Action Levels- Medium Limits 36 to 99 ppm- Excessive: Medical Alert Conditions must be mitigated Actions: Ask occupants to step outside and query about health symptoms Call 911 Contact Gas Company and/or Contractor Advise occupants to seek medical attention If occupants exhibit any symptoms of CO poisoning, they should be immediately transported to a medical facility Preferably by ambulance Professionals Required From this Point On Fire/EMS Gas Company/Contractor

Action Levels- Higher Limits 100 – 200 ppm- Dangerous: Medical Alert Emergency conditions exist

Action Levels- Higher Limits 100 – 200 ppm- Dangerous: Medical Alert Emergency conditions exist Actions: Evacuate the building immediately and check occupants for health symptoms Call 911 All occupants Should Be Evaluated by EMS Personnel If occupants exhibit any symptoms of CO poisoning, they should be immediately transported to a medical facility Preferably by ambulance Greater than 200 ppm- Very Dangerous: Medical Alert Actions: Same as Above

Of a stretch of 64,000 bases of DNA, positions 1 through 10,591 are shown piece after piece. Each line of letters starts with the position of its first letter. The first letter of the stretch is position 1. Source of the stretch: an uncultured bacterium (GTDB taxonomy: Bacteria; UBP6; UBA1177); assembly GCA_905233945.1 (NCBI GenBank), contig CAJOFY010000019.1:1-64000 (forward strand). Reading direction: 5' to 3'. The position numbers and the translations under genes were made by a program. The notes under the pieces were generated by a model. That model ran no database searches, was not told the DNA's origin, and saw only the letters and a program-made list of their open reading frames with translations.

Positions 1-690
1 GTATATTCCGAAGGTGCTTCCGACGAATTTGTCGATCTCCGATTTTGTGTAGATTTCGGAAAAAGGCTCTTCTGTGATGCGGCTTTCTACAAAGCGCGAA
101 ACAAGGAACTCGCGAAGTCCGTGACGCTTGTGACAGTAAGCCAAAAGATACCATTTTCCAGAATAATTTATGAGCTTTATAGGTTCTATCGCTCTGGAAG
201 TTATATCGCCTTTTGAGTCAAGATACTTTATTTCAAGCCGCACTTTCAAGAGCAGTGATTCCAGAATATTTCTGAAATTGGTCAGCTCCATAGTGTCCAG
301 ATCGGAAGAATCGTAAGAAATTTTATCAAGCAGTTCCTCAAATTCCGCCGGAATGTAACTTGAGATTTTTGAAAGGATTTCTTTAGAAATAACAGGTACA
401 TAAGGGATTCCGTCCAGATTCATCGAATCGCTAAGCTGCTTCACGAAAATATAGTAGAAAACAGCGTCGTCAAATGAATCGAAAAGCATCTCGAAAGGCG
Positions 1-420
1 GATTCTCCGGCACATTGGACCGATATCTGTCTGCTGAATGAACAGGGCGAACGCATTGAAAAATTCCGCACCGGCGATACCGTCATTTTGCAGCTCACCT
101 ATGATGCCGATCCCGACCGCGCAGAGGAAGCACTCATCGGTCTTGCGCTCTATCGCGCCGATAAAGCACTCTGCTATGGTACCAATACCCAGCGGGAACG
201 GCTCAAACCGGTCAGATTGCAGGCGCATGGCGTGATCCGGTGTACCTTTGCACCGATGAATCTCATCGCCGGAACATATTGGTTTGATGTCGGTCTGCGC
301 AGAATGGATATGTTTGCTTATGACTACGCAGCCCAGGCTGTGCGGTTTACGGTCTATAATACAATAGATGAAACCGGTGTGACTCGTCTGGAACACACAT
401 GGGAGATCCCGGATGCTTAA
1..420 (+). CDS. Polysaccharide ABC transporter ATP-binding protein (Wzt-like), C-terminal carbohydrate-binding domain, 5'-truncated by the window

Symptoms of CO Poisoning • • ANY OR ALL OF: Headache Dizziness Irritability Confusion/Memory

Symptoms of CO Poisoning • • ANY OR ALL OF: Headache Dizziness Irritability Confusion/Memory Loss Disorientation Nausea and Vomiting Abnormal Reflexes • • Difficulty in Coordinating Difficulty in Breathing Chest Pain Cerebral Edema Convulsions/Seizures Coma Death

Symptoms (Cont. ) BE HIGHLY SUSPICIOUS OF CO POISONING IF: Any of the Symptoms

Symptoms (Cont. ) BE HIGHLY SUSPICIOUS OF CO POISONING IF: Any of the Symptoms Found on Previous Slide is Present in More Than One Individual in the Building Any of these Symptoms are Sudden (Acute) Any of these Symptoms Accompanied by a Sounding CO Detector If you Suspect Faulty Appliances

Treatment of CO Poisoning For Victims of Acute and/or Mild Exposure Move Victims to

Treatment of CO Poisoning For Victims of Acute and/or Mild Exposure Move Victims to Fresh Air Immediately this will only relieve immediate symptoms of acute poisoning Activate the Fire/EMS System (if not already) Administer High-Flow Oxygen Monitor Vital Signs Transport via ALS if Symptom(s) persist